Two Clark University computer science undergraduates headed a team that netted a top prize at HackMIT, the annual student-run hackathon held at the Massachusetts Institute of Technology.
Abdur Rahman Muhammad ’20 and Geva Segal ’21 were selected from a pool of more than 10,000 computer science and engineering students to put their problem-solving skills to the test. They joined over a thousand students from around the world who headed to Cambridge for the Sept. 15-16 event. Started in 2013, HackMIT includes an annual competition, professional development workshops, and networking opportunities, culminating in an intense 24-hour hackathon.
Once at the competition, Segal and Muhammad added Tufts University sophomore Yichen Wei and MIT first-year student Gabriela Goldsmith to their ranks. The team began to brainstorm, trying to pinpoint a problem to be addressed through their technology.
“The event took place as Hurricane Florence was flooding cities along the U.S. coastline. We found that in times of disaster, there is an outpouring of desire from the public to help,” says Segal, a computer science and mathematics double major from Israel. “Therefore, our team decided to develop a mobile app that aims to connect communities during disasters.”
They branded their project Stronger Together. With the app, neighbors could help neighbors by volunteering time or resources such as shelter, water, medicine, clothing, hygiene products, and more.
“The competition was 24 hours long, and we decided to stay awake through the entire event to achieve more progress with our product. The entire experience was exhausting, challenging, and mostly fun,” Segal adds.
After 24 hours, the team braced for the first round, presenting their app to judges who evaluated the students’ creativity, execution, design, and the quality of their sales pitch. The result: Segal and Muhammad’s team was ranked in the top 10, out of nearly 250 teams.
In the second round, the team had only two minutes to make a formal pitch to a team of tech company founders, executives, and professors, followed by a question-and-answer session with the judges.
“Our final stop was to pitch it at the closing ceremony event on stage in front of a crowd that included the competition participants and the judges,” Segal says.
The four won the “Exploring New Territory” category, emerging with one of the six hackathon prizes.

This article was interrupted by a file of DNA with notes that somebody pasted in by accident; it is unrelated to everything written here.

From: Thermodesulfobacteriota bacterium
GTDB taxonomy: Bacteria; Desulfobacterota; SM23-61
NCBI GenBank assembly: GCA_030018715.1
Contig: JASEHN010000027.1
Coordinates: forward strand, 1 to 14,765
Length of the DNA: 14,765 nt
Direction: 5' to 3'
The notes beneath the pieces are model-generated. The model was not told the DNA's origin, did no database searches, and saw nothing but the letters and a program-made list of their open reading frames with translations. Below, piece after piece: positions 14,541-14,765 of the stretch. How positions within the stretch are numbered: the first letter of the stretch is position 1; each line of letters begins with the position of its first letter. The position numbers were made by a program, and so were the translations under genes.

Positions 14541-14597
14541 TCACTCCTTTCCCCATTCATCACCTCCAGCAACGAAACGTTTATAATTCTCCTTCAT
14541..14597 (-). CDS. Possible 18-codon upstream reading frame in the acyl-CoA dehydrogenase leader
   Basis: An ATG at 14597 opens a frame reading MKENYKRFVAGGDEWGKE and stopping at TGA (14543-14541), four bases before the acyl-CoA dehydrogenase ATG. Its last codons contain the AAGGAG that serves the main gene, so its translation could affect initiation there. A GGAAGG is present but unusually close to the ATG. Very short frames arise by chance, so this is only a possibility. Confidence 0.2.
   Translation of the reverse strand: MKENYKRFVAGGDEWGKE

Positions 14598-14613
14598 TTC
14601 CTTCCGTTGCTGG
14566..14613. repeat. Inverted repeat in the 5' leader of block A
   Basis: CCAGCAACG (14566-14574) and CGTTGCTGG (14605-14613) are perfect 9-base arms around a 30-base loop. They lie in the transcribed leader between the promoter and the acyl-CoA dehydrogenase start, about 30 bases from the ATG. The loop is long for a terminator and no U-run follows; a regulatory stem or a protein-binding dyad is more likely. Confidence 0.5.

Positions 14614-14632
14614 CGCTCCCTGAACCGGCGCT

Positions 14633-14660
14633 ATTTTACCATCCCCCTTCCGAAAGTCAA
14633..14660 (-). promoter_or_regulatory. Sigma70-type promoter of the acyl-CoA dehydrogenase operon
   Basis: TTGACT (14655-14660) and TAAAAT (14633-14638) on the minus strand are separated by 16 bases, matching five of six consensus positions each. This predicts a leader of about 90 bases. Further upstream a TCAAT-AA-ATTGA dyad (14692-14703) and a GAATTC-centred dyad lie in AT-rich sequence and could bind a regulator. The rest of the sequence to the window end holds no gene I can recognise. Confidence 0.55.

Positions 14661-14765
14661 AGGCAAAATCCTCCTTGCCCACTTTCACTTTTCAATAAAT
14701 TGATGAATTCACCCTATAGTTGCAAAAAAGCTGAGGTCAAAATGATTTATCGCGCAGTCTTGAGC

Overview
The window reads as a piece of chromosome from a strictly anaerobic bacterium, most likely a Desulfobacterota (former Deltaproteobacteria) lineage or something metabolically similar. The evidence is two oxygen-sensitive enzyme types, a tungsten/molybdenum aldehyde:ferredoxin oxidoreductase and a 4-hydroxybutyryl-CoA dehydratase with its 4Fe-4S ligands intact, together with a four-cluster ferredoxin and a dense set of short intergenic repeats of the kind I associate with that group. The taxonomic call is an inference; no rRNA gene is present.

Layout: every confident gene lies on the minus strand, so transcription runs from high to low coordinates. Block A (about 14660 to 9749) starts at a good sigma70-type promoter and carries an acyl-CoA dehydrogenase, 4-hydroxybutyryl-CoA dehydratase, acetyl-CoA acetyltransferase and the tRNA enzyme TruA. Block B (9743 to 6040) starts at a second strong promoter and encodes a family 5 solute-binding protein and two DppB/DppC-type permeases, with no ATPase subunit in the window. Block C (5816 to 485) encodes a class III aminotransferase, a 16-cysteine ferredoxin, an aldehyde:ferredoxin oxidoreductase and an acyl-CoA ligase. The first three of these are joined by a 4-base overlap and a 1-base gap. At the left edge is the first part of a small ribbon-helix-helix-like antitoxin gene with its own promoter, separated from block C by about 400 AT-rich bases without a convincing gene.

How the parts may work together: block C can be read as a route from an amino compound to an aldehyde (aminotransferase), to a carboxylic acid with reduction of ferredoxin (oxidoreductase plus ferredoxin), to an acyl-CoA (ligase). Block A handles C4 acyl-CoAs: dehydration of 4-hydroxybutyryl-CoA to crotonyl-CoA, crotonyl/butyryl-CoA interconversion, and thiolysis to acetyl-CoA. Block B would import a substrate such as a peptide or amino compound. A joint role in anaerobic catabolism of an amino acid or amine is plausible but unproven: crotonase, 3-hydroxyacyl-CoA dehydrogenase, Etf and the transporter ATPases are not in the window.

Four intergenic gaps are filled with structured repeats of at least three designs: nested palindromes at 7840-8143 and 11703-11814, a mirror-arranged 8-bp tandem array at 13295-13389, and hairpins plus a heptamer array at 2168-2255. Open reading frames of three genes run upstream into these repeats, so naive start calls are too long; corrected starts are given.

The competition also proved an ideal place to rub shoulders with potential employers. “Sponsors like Facebook, Google, Microsoft, IBM, and many more were around the event willing to help and to take résumés,” Segal says.
Both Segal and Muhammad, a computer science major and Presidential LEEP Scholar from New Delhi, India, attribute their success to the support of Li Han, professor and chair, and the department’s software development and coding workshops.
“In the Computer Science and Mathematics Department. we always learn how to find creative solutions to our technological problems,” Segal says. “Taking Algorithm class with Professor Li Han taught me how to tackle hard problems and to come up with efficient solutions that we tried to implement during the hackathon.”
He also recalled his experience last year in President David Angel’s First-Year Intensive class — named for the University’s motto, “Challenge Convention. Change Our World” — which encouraged students to explore creative solutions and develop projects to benefit the environment.
“A crucial part of the class is the final project, a TED Talk. In the very last class, we gave a seven- to eight-minute pitch on a project we were working on individually throughout the semester,” Segal says. “This class provided me with skills such as public speaking, creative thinking, and teamwork, which helped me a lot during the hackathon.”
Segal and Muhammad received funding from the University’s Undergraduate Student Council for their attendance at HackMIT, which featured a number of speakers, including Marten Mickos, CEO of Hackerone; Adam D’Angelo, CEO and co-founder of Quora; and Alexander Chen and Heather Luipold, creative leads at Google.
“I had a great time in the event,” Segal adds. “I formed connections with brilliant individuals and had the opportunity to work with people from the leading tech and finance companies in the world.”